Publications

Survey of Health Care Employers in Arizona: Home Health Agencies, 2015

Author(s): 

Lela Chu and Joanne Spetz

Date: 
Jul. 15, 2016

UCSF conducted the Survey of Health Care Employers in Arizona: Home Health Agencies, 2015 in the summer and fall of 2015. The survey elicited 25 unique responses, representing 11.4% of the total number of home health agencies in Arizona. Yuma, Gila, and Pinal Counties were not represented in this survey, since fewer than two responses were obtained for these counties. The survey found that there is a perception of shortage for many occupations, with the greatest concern regarding physical and occupational therapists, physical and occupational therapy assistants, respiratory therapists, registered nurses, and social workers.

Positions with the MOST CONSISTENT reports of high demand include: 

  • OccupationalTherapists
  • Physical Therapists
  • Occupational Therapy Assistants

Respondents report a MODERATE TO HIGH demand for:

  • Registered Nurses – Staff
  • Registered Nurses–Managerial
  • Licensed PracticalNurses
  • Home Health Aides
  • Certified Nursing Assistants

Supply and demand were BALANCED for:

  • Licensed Practical Nurses
  • Home Health Aides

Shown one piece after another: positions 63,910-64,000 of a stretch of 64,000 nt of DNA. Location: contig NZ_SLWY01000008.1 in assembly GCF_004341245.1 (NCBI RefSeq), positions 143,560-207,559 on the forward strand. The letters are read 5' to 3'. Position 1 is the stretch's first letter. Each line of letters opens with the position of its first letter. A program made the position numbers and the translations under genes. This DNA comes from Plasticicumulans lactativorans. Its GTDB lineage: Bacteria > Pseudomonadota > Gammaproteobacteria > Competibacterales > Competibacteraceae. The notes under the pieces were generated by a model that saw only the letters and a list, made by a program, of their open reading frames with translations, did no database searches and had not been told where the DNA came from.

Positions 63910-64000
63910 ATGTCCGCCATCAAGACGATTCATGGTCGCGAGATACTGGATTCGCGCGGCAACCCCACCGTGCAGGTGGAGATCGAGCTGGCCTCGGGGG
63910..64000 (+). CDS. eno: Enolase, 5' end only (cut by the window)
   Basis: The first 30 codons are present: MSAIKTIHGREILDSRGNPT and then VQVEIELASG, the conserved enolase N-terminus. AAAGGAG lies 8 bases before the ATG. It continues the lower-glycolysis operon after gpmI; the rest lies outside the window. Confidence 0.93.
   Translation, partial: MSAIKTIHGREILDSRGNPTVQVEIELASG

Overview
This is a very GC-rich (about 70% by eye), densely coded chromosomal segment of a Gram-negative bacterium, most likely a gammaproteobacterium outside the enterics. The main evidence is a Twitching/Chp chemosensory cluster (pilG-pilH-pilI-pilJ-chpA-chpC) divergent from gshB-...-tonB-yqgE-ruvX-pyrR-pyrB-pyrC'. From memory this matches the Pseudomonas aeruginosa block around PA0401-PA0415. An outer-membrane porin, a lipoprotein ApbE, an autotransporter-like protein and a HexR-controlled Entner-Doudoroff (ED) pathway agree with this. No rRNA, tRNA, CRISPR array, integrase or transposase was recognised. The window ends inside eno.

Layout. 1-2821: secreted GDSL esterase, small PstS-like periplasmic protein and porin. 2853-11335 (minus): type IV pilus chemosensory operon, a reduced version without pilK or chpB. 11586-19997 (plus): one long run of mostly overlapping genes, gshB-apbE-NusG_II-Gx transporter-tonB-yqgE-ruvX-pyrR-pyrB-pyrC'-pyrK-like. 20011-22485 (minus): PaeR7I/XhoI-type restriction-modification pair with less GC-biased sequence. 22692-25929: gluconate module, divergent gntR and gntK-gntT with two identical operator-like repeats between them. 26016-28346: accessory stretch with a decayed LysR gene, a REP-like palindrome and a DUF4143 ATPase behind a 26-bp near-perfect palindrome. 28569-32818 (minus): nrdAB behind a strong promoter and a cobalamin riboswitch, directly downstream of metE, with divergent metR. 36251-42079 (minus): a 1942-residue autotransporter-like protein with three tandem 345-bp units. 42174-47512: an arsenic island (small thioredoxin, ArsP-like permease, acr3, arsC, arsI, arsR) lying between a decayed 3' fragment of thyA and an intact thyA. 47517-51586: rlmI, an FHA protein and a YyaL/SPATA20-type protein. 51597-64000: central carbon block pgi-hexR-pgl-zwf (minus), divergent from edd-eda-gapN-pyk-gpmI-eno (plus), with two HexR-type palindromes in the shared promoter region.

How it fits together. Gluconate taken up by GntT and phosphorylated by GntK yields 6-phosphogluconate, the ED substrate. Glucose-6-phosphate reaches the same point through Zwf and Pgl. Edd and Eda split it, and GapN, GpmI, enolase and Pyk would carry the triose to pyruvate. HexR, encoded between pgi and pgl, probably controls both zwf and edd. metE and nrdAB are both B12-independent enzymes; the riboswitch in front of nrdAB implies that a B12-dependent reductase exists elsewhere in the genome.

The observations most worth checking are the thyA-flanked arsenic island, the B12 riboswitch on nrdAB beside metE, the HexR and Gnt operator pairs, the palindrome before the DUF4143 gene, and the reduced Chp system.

Positions with over 10% vacancy rate:

  • RegisteredNurses – Managerial
  • CertifiedNursingAssistants
  • PersonalCareAides
  • PhysicalTherapyAssistants
  • OccupationalTherapists
  • SocialWorkers

Positions with over 20% vacancy rate:

  • Occupational Therapy Assistants
  • Respiratory Therapists
  • Staff Registered Nurses

Concern for the future

Labor market conditions faced by Arizona home health agencies indicate shortages in many occupations, including staff RNs, physical therapists, occupational therapists, physical and occupational therapy assistants, respiratory therapists, and social workers. Home health agencies expect employment increases for every occupation over the next three years. Some agencies are investing in their workforce through tuition reimbursement, and a small number offer nurse residency programs in collaboration with nursing education programs. Nearly one-third expect to develop new job classifications in the next two years, with new classifications primarily related to care coordination and management.

Agencies expressed concern about the impact of reimbursement levels dropping, potential state budget cuts to Medicaid, and the behavioral needs of their patients on the adequacy of their workforce. Home health agency leaders will need to work closely with local and state educational institutions, policymakers, and business leaders to address these concerns. Furthermore, they should develop strategies to improve their employees’ knowledge of how to manage behavioral health issues.